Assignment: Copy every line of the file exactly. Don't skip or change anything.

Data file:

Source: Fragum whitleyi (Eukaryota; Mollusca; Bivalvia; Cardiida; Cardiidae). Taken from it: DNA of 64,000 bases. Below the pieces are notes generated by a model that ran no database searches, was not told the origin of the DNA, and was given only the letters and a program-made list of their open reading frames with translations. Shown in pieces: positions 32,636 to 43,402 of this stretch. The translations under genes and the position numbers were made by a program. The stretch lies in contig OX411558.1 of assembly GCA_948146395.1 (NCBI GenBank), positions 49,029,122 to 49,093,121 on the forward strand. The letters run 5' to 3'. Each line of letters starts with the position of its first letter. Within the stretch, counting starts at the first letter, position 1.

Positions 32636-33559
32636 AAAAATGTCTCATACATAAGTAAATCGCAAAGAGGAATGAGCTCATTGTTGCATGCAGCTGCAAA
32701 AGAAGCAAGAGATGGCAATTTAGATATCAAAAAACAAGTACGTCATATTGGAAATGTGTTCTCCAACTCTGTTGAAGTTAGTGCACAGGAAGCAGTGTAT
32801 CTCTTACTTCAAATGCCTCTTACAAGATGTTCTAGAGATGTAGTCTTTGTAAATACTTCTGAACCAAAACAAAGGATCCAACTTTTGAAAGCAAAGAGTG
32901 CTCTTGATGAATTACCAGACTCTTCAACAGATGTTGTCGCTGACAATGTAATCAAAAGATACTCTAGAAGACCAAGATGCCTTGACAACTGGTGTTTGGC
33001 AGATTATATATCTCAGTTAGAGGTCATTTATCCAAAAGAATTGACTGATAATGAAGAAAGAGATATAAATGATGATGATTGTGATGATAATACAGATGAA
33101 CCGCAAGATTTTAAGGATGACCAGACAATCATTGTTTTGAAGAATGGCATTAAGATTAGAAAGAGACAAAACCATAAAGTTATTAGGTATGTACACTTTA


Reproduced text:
Source: Fragum whitleyi (Eukaryota; Mollusca; Bivalvia; Cardiida; Cardiidae). Taken from it: DNA of 64,000 bases. Below the pieces are notes generated by a model that ran no database searches, was not told the origin of the DNA, and was given only the letters and a program-made list of their open reading frames with translations. Shown in pieces: positions 32,636 to 43,402 of this stretch. The translations under genes and the position numbers were made by a program. The stretch lies in contig OX411558.1 of assembly GCA_948146395.1 (NCBI GenBank), positions 49,029,122 to 49,093,121 on the forward strand. The letters run 5' to 3'. Each line of letters starts with the position of its first letter. Within the stretch, counting starts at the first letter, position 1.

Positions 32636-33559
32636 AAAAATGTCTCATACATAAGTAAATCGCAAAGAGGAATGAGCTCATTGTTGCATGCAGCTGCAAA
32701 AGAAGCAAGAGATGGCAATTTAGATATCAAAAAACAAGTACGTCATATTGGAAATGTGTTCTCCAACTCTGTTGAAGTTAGTGCACAGGAAGCAGTGTAT
32801 CTCTTACTTCAAATGCCTCTTACAAGATGTTCTAGAGATGTAGTCTTTGTAAATACTTCTGAACCAAAACAAAGGATCCAACTTTTGAAAGCAAAGAGTG
32901 CTCTTGATGAATTACCAGACTCTTCAACAGATGTTGTCGCTGACAATGTAATCAAAAGATACTCTAGAAGACCAAGATGCCTTGACAACTGGTGTTTGGC
33001 AGATTATATATCTCAGTTAGAGGTCATTTATCCAAAAGAATTGACTGATAATGAAGAAAGAGATATAAATGATGATGATTGTGATGATAATACAGATGAA
33101 CCGCAAGATTTTAAGGATGACCAGACAATCATTGTTTTGAAGAATGGCATTAAGATTAGAAAGAGACAAAACCATAAAGTTATTAGGTATGTACACTTTA